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    To me, you made your point - your question fits what I read into the help center description, and it's completely analogous to marriage and kids (self-chosen life actions impacting your life as an academic), as you point out. I voted to re-open, but this is probably not leading anywhere as people tend to be dogmatic (and arbitrary) about the mentioned meme. As to (2) - idea is good and well, but will not lead anywhere. – gnometorule Mar 16 '16 at 19:20
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    There's a lot going on in this meta post. Personally, I agree that there is not enough consistency in how the scope is applied, and this frustrates me. I disagree that you question was closed because of a "follow-the-leader" effect, though. I think the 10 users who voted to close that question thought about it carefully and decided that they consider it to be out of scope, not just piling on – ff524 Mar 16 '16 at 19:42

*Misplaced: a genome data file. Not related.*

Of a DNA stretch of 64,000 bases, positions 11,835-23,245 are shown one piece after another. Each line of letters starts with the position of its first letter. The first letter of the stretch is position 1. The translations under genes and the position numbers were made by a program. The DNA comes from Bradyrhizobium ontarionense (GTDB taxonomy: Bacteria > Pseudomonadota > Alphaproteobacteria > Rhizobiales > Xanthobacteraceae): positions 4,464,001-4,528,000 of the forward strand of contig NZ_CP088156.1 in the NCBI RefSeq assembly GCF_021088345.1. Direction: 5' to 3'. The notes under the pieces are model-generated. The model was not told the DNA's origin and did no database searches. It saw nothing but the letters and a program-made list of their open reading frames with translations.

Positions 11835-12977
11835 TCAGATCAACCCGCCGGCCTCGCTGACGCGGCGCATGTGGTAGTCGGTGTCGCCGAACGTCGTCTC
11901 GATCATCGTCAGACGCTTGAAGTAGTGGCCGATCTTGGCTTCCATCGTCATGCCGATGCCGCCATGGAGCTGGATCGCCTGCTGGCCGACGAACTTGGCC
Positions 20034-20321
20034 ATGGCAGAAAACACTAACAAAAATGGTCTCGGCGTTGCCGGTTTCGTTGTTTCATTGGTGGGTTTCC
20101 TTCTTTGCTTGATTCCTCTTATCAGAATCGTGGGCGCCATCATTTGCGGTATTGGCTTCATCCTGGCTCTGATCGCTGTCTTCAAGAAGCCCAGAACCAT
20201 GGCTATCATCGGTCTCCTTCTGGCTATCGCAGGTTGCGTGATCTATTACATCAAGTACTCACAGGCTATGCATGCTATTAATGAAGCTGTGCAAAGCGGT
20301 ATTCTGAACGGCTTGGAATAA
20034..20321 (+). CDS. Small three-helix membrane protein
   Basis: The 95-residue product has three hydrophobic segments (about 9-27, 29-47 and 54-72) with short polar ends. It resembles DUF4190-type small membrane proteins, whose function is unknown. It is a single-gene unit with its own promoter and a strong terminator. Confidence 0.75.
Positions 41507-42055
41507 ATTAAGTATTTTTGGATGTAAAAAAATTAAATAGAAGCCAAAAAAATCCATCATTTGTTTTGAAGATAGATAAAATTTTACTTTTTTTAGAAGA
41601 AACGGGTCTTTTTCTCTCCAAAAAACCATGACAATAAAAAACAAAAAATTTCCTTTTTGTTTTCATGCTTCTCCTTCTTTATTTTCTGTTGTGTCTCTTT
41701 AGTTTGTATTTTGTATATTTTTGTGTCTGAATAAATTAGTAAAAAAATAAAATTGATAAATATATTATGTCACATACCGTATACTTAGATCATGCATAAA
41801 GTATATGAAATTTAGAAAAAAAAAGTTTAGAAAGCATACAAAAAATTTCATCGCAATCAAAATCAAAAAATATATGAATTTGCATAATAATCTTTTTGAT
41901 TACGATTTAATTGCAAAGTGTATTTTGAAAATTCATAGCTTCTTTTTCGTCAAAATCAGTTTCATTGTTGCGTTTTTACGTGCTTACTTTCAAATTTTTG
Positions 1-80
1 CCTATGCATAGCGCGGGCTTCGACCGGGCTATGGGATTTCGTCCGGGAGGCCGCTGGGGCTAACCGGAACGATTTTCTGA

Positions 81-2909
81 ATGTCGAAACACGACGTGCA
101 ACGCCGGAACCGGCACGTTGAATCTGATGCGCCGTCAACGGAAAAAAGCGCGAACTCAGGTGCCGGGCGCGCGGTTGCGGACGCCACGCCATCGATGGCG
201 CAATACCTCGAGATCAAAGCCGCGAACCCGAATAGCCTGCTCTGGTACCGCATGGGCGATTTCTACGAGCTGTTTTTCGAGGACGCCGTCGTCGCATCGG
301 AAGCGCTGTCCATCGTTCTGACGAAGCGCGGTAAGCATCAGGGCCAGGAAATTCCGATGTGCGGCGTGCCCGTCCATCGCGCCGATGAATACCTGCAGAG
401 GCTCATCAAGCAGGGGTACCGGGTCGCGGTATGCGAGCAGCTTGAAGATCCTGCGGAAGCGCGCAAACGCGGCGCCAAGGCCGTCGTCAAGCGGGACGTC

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    I offer no opinion on whether the post is on or off topic, but I'll note that "follow the leader" close voting is intentional. When a post acquires a close vote, it goes into a queue where people interested in closing questions can look at it and cast their own votes. – TRiG Mar 16 '16 at 20:26
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    From my experience, "follow the leader" works for both VTC and downvotes. – Franck Dernoncourt Mar 26 '16 at 16:20